One of the best ways to market yourself is through video. You can use video to educate prospective clients, position yourself as an expert, and build a rapport that gets prospective clients to trust you. Check out these posts to improve your marketing efforts:
No matter what the economy does, it’s always a good idea to diversify your income. Having all of your eggs in one basket is too risky. But, as a real estate agent, how can you diversify your income?
Fortunately, there are a lot of ways to bring in extra (and dependable) cash during these moments of economic uncertainty. Here’s a quick snapshot of what you can do:
Start establishing multiple streams of income now, not later.
In addition to having multiple streams of income, you can also expand your own specialty. Most agents have a real estate niche that they’re comfortable in, whether that’s single-family, luxury, starter homes, vacation properties, duplexes, condos, and the list goes on. However, in difficult economic times, it often doesn't make sense to stick to the same old inventory. Difficult economic times mean that it's time for you to start learning new things, and to be agile in your business.
Fortunately, as a licensed real estate agent, your license lets you work to work in many different types of real estate. So, don’t limit yourself to working with the same old types of properties and clients!
For example, many agents stick with residential properties, but now may be the time to jump into commercial. Or maybe you've always worked in sales, but the rental market in your area is strong. It's time to explore expanding your business. These expansions won't only help you in a down market, either: when the market gets stronger, your newly expanded business will continue to grow with it. And who knows, you may find a whole new area of your business that is not only profitable, but that you enjoy more than what you're currently doing!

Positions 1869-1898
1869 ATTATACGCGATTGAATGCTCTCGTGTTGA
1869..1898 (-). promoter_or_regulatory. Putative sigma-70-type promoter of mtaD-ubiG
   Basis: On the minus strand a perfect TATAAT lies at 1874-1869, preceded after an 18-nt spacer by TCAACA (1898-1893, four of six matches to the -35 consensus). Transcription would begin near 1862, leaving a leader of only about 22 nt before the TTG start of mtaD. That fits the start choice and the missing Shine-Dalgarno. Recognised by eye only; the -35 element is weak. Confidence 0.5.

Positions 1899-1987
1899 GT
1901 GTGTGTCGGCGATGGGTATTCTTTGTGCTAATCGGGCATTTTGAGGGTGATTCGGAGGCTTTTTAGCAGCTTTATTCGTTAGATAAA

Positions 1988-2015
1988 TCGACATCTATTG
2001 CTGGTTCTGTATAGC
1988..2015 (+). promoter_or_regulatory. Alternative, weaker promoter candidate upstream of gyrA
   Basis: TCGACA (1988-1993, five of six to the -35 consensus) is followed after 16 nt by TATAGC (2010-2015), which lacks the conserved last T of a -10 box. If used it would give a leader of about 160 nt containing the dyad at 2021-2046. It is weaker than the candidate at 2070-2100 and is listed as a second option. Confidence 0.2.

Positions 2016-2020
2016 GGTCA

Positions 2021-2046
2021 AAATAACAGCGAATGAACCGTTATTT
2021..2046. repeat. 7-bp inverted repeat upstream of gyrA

Check out our guide to becoming a commercial real estate agent here.
Regardless of the economy some businesses will always thrive (and in many cases this is because of a recession, not in spite of one). These include health care, grocery stores, and discount retailers. Many successful businesses are started during recessions, and those looking to start businesses during this time will need your help to find properties for purchase or lease. So, if you're looking for a sign to hop into commercial real estate, this is it.
If you don’t want to become a commercial agent, there’s another option to consider: Start investing in real estate. For example, you could find a real estate investment trust (REIT) which is a company that owns and/or operates real estate that generates an income, or look for investment properties yourself.
Hold on to the cash that you have on hand and start building an emergency savings fund. Your initial goal? Have at least one month of emergency savings and work your way up to six months in savings. If you can save enough for an entire year’s worth of living expenses, you’ll have protected yourself from a ton of worry.
Re-evaluate what you spend. Make sure that every dollar has a job, including those going to savings.
Start paying off your debt, too. It’s best to pay down as much debt as possible before heading into a recession. This gives you more available runway if you ever need it.
The taxman comes whether we're in a recession or not.
Because you're self-employed you're responsible for seeing to your own taxes. If you were employed by an organization, your employer would deduct your taxes and pay them on your behalf, but since you're not working for anyone else (which is the typical arrangement for real estate agents), you'll have to manually pay those income taxes.
Instead of scrambling to find the money when tax season comes, always be sure to put aside a little money with each commission. Your future self will thank you.
Your network is your net worth.
In a recession, it’s important for you to strengthen the relationships that currently exist. You can leverage these relationships in the future to continue to grow your real estate business.
Investing in your network won’t just impact your current relationships but it will give you the chance to get more referrals. Those in your network may not be ready to buy just yet, but they may know others who do. Be sure to let everyone know that you’re taking on new clients. If you’ve expanded your niche, let them know that, too.
Invest in your network by doing the following:
Recession-proofing your real estate business won't happen by accident. Implement the above tips to improve your chances of coming out of the recession reasonably unscathed.
Hopefully, the recession doesn’t last long, but it never hurts to be prepared. Remember that the next recession is always looming.